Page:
We just had the spring parent-teacher conferences today (March 4th), and a really nice parent who has lots of contact with other parents told me one of the prime school-related questions the parents asked each other was what will happen when I die. Really! I am not making this up! I thought I was pretty healthy! Do I look that bad?
So I have to be dispassionate and recognize that I am not getting any younger. It is either a compliment or totally the reverse: either parents like having me as head of the school and are worried that the school will not be the same without me, or they feel that I have lost my edge, and that it is time for younger head to take the reins. That is, they cannot wait to see the back of me.
If I take the first interpretation of the question – and I hope to heaven it is – then maybe it is a relief for you to know that I have been asked that question several times (in more subtle ways) over the last 20 years. Jayme too! Her reputation for college guidance is such that she remembers well a rather aged mother asking her if she (Jayme) would be around when her 7th grader needed college guidance. Since the lady was older than Jayme at the time, I think one reasonably could have asked the question in reverse.
Sadly for me, I am no longer younger than any father at York (at least I do not think so) and Jayme is probably not younger than any mother. Nonetheless, the simple answer is that we still seem to have our energy and health and you are stuck with us. Just as importantly, while it is rather touching that some parents see our contributions as invaluable, let us be honest, they are not. The school will soon be 50 years old, and if we have not created an institution that will survive us, then we will have failed. In the meantime, we are here for the long run, and so, I guess you, the school, Jayme and I are all tied together for the future as we see it.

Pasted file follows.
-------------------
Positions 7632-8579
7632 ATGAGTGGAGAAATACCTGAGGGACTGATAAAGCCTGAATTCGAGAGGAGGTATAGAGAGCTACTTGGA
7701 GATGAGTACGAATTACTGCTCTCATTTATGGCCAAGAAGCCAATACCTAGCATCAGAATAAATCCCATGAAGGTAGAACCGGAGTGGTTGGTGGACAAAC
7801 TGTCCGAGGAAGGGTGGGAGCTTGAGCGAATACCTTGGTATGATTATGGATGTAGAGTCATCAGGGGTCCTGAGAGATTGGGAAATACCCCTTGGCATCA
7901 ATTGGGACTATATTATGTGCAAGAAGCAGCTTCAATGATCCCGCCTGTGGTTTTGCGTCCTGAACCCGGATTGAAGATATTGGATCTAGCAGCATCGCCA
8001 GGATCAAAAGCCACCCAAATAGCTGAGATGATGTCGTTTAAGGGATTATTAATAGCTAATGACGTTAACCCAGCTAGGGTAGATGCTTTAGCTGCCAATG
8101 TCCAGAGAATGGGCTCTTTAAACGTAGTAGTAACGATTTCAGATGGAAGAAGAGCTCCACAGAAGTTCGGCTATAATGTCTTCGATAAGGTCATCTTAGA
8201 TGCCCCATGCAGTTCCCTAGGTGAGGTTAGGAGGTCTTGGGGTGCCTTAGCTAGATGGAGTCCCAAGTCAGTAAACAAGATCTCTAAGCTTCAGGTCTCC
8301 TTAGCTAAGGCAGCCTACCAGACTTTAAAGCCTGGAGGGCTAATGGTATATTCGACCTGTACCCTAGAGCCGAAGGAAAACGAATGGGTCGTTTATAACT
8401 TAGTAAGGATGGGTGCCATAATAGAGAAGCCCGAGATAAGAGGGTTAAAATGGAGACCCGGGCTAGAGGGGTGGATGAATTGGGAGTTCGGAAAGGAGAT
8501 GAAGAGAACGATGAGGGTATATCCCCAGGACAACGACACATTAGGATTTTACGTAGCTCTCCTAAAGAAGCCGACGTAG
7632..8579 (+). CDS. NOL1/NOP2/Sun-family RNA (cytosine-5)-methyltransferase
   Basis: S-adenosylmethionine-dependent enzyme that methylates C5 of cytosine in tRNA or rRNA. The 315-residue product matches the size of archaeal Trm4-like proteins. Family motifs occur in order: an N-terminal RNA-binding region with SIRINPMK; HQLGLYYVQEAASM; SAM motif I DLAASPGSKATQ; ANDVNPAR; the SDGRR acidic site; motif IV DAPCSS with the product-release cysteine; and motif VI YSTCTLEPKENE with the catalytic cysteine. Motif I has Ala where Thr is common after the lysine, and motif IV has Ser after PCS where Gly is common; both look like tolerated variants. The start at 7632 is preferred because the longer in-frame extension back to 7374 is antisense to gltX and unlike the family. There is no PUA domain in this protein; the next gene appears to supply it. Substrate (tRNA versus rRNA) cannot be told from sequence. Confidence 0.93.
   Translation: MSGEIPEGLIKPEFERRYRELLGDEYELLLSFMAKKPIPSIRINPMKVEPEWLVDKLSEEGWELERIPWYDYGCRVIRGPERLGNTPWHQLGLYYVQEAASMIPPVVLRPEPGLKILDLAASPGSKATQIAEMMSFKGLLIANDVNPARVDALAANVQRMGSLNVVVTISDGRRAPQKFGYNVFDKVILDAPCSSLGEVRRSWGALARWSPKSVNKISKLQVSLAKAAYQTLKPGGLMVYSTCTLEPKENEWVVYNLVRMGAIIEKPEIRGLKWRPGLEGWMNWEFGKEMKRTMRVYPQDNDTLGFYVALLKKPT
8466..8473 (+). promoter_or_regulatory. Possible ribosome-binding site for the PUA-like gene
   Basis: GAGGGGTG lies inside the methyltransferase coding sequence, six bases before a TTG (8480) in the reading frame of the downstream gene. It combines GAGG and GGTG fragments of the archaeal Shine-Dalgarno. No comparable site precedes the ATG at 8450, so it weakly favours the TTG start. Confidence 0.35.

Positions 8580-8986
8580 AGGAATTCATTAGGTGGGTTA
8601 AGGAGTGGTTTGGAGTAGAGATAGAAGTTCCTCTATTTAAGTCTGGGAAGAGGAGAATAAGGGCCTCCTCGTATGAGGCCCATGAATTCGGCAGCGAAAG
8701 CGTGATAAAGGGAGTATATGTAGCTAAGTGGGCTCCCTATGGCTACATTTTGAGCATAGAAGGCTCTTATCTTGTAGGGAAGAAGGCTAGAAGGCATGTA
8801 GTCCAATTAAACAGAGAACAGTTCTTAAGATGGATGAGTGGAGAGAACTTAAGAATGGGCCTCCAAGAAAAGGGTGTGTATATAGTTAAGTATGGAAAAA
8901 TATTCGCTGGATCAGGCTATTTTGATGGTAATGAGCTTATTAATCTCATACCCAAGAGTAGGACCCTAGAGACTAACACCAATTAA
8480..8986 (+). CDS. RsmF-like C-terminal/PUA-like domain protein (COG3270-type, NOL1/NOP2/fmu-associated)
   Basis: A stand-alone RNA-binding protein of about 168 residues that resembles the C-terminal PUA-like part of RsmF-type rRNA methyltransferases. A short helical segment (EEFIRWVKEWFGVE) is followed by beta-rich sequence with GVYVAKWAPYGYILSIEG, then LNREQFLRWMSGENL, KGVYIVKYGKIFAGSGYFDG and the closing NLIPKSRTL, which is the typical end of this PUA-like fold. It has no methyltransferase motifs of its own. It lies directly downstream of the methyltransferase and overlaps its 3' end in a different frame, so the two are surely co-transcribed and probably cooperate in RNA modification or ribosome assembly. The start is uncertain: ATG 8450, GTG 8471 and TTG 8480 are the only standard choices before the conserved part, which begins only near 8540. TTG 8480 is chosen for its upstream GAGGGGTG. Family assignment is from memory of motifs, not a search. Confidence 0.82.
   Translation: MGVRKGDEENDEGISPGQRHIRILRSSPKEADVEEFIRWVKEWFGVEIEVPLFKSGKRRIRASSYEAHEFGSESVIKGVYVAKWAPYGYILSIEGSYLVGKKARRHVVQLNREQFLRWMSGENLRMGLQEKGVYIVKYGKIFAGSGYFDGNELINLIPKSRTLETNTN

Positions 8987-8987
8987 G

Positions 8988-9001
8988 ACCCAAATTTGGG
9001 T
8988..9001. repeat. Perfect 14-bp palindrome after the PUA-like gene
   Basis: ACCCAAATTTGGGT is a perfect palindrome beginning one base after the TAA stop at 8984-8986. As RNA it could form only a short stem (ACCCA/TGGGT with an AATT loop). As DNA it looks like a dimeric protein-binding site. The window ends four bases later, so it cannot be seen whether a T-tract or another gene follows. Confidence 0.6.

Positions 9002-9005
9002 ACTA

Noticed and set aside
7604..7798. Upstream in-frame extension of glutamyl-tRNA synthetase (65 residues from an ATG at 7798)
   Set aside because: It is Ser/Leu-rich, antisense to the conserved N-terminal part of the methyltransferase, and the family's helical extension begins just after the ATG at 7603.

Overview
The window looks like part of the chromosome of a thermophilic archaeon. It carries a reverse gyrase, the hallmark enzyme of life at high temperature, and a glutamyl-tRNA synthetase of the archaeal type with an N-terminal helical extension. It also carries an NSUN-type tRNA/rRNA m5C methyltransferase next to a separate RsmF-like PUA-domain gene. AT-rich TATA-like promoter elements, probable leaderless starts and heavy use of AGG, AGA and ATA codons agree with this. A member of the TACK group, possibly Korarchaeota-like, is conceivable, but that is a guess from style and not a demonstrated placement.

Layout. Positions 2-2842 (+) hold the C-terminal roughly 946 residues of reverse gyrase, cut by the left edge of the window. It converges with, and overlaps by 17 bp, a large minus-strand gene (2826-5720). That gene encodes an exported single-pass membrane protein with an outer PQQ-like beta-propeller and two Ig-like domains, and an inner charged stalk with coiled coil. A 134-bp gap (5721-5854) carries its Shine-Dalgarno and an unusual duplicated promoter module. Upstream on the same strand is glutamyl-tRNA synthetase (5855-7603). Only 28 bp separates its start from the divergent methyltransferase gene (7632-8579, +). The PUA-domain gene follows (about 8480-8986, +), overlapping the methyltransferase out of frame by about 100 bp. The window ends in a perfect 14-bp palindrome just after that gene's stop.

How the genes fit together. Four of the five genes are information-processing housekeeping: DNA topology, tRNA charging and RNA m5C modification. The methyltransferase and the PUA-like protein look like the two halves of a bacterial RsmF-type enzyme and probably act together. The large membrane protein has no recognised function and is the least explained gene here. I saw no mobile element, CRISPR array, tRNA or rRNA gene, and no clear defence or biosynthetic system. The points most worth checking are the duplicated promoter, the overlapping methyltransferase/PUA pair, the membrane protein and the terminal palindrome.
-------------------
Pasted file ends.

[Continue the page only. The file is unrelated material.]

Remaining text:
This leads me to the second possible interpretation of the question: the feeling for some that “the long run” may be too long. Those Stewarts need to give way to younger leaders! There is no way to respond to this fully since this school is our “first child,” and we are not planning to leave. So when I appear senile and decrepit, when I cannot run up the stairs, when I cannot control all the seniors in one giant Ethics class, I want some brave parents to stick me in a wheelchair and surreptitiously wheel me to the back of the dog track, the casino, or wherever you wheel people in such situations. I have seen it happen before. I know of several heads of schools who were getting totally erratic and “peculiar” and had to be led out of the school, gently but firmly, so that younger heads could take over. It will happen eventually; physics is physics – just not for as long as we can stretch it out while continuing to allow the school to retain its essential spirit.
I am actually grateful to the parent who had the guts to ask me the question, not an easy one to ask anyone. My mother, who is 97 this month, still plays bridge but could not run a school. The word “run” and my mother are, at this stage of her life, mutually incompatible terms except when she is talking about cards or noses. Old age is no fun and not pretty. The “golden” years are not.
So to those who have asked the question even with the best of intentions, namely the first interpretation, let us hope that the couple who started the school when in their early 20s, as presumptuous as that was, will still be in fighting form for your child’s entire career at York. And to those who want younger leaders to take over now, I apologize. We have no plans to visit the dog track any time soon.
Ronald P. Stewart
York Prep School